N. Scott Pierce
Principal
Hamilton, Brook, Smith & Reynolds, P.C.

Scott is a patent prosecutor with almost thirty years of experience at Hamilton, Brook, Smith & Reynolds, P.C.  He also serves on the Firm’s Management Committee.

Scott is an adjunct professor at Suffolk University Law School teaching biotechnology patent law and the author of numerous published academic articles. Recent articles on patent eligibility include “Three Patent Eligibility Statute Proposals – And An Alternative,” (Law360 July 31, 2017); “Patent Eligibility as a Function of New Use, Aggregation, and Preemption Through Application of Principle,” 23 Rich. J. L. & Tech 11 (2017); and “A Great Invisible Crashing: The Rise and Fall of Patent Eligibility through Mayo v. Prometheus” 23 Fordham Intellectual Prop., Media & Ent. L. 186 (2012).
 

Mary Murray
Principal
Hamilton, Brook, Smith & Reynolds, P.C.

Mary has an extensive scientific background and has been a patent attorney for over twenty years.  She was elected to the Board of Mass MEDIC, where she served for six years, and as an officer for three years.  Prior to becoming a patent attorney, Mary participated in grant review panels for the U.S. Department of Agriculture, National Institutes of Health and the National Science Foundation.  She also authored or co-authored over fifty peer-reviewed scientific publications.

An alumnus of Suffolk University Law School, Mary is also the Chairperson of the law school’s Intellectual Property Advisory Board, which is dedicated to advancing the legal and professional training of law students and the intellectual property community.  Mary is an active speaker, moderator, and author on issues relating to intellectual property, recently speaking at MassBio on the topic “Innovation in Life Sciences: Demystifying Patent Eligibility.”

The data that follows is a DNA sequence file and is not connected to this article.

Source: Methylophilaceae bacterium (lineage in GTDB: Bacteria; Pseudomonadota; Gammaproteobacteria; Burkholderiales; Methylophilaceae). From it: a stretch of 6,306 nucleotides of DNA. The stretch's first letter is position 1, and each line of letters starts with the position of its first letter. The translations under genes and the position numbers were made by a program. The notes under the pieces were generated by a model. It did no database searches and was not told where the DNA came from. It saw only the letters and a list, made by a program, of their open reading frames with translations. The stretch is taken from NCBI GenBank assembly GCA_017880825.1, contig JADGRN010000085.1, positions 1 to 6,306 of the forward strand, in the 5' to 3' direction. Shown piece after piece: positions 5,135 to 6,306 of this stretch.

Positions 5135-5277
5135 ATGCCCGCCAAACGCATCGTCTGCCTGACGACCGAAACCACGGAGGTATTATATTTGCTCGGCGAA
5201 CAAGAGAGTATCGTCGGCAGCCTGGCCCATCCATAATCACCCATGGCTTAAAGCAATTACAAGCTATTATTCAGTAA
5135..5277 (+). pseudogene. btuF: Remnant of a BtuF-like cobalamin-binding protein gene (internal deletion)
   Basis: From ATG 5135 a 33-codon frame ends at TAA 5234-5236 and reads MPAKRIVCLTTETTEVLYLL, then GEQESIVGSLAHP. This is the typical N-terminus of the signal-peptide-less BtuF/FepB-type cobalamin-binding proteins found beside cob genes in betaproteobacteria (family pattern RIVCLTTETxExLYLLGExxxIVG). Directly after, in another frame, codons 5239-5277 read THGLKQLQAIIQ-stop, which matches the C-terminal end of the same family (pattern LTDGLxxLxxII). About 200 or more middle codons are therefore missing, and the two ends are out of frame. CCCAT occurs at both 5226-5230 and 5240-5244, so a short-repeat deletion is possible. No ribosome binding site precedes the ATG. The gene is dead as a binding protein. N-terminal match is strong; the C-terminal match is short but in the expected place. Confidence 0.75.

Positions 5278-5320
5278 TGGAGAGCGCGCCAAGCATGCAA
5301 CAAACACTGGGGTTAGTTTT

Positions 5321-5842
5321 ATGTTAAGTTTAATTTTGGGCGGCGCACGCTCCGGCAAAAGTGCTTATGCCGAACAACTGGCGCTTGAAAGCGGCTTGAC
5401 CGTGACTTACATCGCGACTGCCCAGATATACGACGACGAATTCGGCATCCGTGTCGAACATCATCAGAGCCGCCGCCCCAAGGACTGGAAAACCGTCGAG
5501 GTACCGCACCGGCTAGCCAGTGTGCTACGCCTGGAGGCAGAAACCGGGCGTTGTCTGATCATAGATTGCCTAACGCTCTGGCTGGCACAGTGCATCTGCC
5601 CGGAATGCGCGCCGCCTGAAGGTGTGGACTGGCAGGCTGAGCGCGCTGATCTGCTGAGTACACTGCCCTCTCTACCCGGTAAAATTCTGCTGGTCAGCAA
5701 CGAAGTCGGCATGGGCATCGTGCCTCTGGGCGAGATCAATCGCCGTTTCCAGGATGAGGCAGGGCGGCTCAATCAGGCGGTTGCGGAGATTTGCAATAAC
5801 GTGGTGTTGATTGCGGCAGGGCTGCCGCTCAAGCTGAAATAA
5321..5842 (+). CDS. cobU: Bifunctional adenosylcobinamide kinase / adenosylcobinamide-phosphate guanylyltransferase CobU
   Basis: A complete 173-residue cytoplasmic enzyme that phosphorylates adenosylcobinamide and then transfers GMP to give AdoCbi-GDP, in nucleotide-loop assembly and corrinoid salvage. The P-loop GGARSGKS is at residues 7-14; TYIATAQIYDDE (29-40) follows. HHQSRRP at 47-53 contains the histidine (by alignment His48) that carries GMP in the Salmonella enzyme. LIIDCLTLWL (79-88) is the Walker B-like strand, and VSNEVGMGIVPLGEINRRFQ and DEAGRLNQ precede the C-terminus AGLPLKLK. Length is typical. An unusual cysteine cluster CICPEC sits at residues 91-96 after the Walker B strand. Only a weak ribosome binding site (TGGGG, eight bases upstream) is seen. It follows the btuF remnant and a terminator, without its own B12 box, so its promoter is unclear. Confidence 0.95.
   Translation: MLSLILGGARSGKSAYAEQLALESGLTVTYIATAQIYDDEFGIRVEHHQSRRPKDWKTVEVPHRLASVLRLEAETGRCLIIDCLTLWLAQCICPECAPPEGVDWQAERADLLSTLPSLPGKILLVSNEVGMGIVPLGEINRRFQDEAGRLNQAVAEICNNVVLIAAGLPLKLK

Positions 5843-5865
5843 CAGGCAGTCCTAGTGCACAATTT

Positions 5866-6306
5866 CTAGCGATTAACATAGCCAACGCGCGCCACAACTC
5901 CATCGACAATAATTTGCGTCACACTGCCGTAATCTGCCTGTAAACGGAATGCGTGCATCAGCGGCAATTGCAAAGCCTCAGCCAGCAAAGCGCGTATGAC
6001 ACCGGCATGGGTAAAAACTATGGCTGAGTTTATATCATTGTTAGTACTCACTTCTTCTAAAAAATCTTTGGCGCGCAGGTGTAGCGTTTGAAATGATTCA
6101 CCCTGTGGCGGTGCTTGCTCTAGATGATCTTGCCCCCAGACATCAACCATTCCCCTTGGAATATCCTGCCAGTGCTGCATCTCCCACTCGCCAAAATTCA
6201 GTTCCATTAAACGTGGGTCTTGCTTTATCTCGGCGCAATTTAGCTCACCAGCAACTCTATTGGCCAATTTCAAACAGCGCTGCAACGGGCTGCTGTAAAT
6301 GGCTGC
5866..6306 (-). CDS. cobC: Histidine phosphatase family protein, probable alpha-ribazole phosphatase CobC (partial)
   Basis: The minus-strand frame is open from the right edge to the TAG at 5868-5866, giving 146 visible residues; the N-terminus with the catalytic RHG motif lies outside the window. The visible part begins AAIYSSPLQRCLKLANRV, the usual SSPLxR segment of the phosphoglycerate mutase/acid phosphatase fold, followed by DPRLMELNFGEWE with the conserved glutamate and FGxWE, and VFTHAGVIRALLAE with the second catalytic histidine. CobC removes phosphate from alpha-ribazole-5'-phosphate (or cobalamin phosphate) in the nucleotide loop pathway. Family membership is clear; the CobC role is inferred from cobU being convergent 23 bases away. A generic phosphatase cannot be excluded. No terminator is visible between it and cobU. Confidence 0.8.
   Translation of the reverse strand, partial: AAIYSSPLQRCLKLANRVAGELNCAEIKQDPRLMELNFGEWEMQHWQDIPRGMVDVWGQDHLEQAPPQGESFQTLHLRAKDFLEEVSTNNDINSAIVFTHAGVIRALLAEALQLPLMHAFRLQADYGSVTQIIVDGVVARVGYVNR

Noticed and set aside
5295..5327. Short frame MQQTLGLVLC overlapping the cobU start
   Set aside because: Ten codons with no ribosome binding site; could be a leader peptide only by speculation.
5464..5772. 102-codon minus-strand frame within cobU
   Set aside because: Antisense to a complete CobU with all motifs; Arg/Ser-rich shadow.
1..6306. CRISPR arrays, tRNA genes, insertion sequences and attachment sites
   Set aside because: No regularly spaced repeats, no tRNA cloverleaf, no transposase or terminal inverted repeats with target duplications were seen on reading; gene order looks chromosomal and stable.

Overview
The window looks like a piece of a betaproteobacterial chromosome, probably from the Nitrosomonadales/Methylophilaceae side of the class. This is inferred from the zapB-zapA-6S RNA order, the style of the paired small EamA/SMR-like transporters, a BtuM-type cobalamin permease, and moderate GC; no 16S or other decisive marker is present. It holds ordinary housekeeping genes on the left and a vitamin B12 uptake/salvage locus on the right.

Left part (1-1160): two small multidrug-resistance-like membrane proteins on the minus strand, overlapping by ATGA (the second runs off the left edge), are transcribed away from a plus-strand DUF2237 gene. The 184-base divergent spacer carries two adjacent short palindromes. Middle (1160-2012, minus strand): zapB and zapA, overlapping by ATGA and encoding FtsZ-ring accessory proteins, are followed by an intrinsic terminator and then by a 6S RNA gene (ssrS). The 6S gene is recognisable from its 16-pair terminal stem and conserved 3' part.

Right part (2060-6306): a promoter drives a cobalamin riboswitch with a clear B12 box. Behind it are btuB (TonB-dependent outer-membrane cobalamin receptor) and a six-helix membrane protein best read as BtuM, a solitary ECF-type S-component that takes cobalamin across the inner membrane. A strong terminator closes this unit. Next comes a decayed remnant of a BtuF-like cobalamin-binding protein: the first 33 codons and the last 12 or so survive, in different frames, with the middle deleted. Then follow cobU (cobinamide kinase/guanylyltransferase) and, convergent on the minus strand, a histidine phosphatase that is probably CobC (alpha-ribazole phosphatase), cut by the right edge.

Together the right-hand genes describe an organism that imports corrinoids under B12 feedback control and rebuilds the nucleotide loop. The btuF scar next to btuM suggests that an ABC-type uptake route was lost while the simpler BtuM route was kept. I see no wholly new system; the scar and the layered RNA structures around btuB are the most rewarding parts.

Adelaide K. Leitzel
Patent Agent
Taft Stettinius & Hollister LLP

Dr. Adelaide K. Leitzel, a registered patent agent, holds a Ph.D. in genetics and molecular biology from the University of North Carolina and received her undergraduate degree in biology and history from Davidson College in Davidson, North Carolina.  She has extensive experience in drafting and prosecuting patent applications for inventions from diverse areas including genetics, transgenic animals, immunology, bacteriology, cardiology, nephrology, pulmonology, diagnostic methods, transgenic plants, plant pathology, and plant development.  Her research was published in the journal Yeast.  Dr. Leitzel is a registered patent agent with the U.S. Patent and Trademark Office.  She practices in the area of Patent Prosecution with a focus on Life Sciences. Dr. Leitzel has published multiple articles on the unique aspects of life sciences patent prosecution, especially the Myriad decisions.